SAN FRANCISCO — Five San Francisco companies have successfully completed the first green business program in the county with training focused on custodial worker health.
The Environmental Protection Agency (EPA) and the San Francisco Department of the Environment (SF Environment) honored the five companies last month for finishing a pilot program that aims to reduce workers’ exposure to harmful chemicals typically used in cleaning operations. A $74,500 EPA pollution prevention grant funded the program.
During the pilot program, SF Environment found that nearly half of the chemicals the companies were using were harmful. The companies then switched to greener cleaning products and methods, which can help prevent health problems associated with the use of harmful cleaning products.
The companies involved in the pilot program include Metro Maintenance; CMSC Janitorial/Maintenance Services; Aim to Please Janitorial Service Inc.; Japan Janitorial Service; and Signature Home Cleaning. They are now considered San Francisco Green Businesses for their achievement.
“Using toxic cleaners can make custodial workers much more likely to suffer from asthma and other respiratory illnesses,” said Jared Blumenfeld, EPA’s regional administrator for the Pacific Southwest, in a statement. “Green Cleaning companies protect their employees from harmful chemicals and make our work environments safer, while growing their businesses in a competitive marketplace.”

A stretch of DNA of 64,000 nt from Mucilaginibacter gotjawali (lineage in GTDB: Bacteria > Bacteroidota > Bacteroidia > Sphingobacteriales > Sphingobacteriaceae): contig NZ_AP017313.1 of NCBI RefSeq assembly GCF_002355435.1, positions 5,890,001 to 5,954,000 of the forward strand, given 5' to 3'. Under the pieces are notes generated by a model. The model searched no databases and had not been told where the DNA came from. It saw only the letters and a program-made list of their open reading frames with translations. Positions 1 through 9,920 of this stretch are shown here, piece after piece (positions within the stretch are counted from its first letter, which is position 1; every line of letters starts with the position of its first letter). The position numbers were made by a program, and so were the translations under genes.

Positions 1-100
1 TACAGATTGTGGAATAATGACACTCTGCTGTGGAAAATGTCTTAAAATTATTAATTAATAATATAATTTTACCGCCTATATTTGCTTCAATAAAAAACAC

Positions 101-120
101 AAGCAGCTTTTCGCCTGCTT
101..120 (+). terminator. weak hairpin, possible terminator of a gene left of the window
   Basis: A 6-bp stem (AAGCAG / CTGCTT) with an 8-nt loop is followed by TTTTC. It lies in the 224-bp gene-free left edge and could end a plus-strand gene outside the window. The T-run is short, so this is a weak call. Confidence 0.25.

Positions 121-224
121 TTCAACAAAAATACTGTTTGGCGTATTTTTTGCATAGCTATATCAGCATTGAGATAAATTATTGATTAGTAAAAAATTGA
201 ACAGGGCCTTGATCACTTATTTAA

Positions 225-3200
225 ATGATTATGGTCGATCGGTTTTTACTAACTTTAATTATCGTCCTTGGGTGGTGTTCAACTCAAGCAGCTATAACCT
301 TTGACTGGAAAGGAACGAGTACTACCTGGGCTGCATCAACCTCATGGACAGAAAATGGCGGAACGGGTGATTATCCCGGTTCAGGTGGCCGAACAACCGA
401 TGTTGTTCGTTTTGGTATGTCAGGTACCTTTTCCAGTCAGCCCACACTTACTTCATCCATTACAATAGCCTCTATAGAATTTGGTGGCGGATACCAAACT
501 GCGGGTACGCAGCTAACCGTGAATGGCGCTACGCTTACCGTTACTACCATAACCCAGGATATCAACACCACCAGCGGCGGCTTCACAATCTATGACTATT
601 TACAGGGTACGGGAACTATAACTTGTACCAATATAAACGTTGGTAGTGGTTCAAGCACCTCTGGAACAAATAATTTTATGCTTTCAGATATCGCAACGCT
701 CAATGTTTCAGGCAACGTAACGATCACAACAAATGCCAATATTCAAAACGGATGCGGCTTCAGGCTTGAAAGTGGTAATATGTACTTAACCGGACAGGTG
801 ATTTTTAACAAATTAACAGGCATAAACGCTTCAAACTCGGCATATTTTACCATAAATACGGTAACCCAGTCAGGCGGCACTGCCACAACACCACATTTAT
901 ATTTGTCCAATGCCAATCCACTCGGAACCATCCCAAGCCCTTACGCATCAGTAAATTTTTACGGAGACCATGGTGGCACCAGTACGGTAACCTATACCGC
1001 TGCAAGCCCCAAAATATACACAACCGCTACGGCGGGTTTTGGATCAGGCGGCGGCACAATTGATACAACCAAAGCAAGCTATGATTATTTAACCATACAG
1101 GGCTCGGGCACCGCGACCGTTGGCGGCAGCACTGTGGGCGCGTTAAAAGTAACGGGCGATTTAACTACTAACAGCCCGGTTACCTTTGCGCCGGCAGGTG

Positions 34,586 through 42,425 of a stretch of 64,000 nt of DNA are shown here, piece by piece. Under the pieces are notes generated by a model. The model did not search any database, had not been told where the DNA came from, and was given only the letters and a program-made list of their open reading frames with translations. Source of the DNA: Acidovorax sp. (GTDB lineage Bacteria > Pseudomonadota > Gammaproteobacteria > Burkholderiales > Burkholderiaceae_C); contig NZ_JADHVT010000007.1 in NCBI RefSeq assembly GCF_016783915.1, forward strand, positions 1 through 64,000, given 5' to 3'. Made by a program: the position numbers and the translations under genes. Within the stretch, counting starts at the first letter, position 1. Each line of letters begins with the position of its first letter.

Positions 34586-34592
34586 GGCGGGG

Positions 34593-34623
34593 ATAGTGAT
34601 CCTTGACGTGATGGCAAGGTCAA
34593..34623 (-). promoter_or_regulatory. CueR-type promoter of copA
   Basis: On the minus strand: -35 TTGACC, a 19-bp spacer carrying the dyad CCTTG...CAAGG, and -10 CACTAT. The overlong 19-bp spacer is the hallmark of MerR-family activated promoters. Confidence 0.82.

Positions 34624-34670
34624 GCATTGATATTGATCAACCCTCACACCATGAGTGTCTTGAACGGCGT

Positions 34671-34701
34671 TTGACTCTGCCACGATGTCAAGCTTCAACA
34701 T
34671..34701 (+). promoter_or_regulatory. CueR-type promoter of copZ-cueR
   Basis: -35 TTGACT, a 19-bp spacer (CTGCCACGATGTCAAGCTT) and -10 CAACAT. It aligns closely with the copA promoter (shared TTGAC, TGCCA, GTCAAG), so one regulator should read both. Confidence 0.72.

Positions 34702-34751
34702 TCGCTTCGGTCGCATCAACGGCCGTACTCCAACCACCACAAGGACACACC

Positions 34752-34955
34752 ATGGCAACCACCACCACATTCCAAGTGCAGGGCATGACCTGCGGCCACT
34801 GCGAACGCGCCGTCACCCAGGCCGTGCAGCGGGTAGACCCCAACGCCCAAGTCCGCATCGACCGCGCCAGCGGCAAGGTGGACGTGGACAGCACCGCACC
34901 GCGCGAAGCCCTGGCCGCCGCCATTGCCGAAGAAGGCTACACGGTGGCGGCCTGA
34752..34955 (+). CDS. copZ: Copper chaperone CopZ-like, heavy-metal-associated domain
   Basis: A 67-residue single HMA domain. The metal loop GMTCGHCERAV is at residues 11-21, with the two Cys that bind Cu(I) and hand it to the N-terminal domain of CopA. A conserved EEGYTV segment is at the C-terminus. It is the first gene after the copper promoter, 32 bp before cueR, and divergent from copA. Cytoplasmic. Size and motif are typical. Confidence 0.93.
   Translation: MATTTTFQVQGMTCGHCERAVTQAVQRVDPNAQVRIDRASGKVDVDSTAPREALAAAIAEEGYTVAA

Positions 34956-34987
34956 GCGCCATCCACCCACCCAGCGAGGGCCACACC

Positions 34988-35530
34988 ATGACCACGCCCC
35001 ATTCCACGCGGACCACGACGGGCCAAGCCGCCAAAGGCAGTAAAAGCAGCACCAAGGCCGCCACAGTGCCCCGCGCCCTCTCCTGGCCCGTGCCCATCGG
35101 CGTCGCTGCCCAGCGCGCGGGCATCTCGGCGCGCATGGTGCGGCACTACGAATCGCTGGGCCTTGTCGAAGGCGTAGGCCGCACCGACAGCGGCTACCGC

In addition to respiratory illnesses, the EPA said other health problems can result from using harmful cleaning products, including eye and skin irritations, burns and toxic exposure through inhalation of chemical fumes.
Roughly 300 custodians have been trained under the Green Cleaning program, eliminating the use of more than 12,000 gallons of harmful cleaning chemicals each year.
“These five companies collectively represent more than 4.5 million square feet of property in San Francisco that is now being cleaned using safer and more environmentally friendly cleaning methods,” said Debbie Raphael, director of SF Environment, in a statement. “With over two million people working with cleaning products across the nation, there is great opportunity for us to protect the health of vulnerable populations by helping other cities replicate this model.”
Through the program, SF Environment has developed certification criteria and multi-lingual training materials, including videos, fact sheets, booklets and other educational materials. The department also provided consultation to custodial companies on green-cleaning practices and safer products.
EPA pollution prevention grants fund environmental projects that reduce or eliminate pollution at the source, encouraging toxic and hazardous materials reduction, efficient business practices and pollution prevention integration activities. Eligible applicants include states, governments, tribes and nonprofit organizations.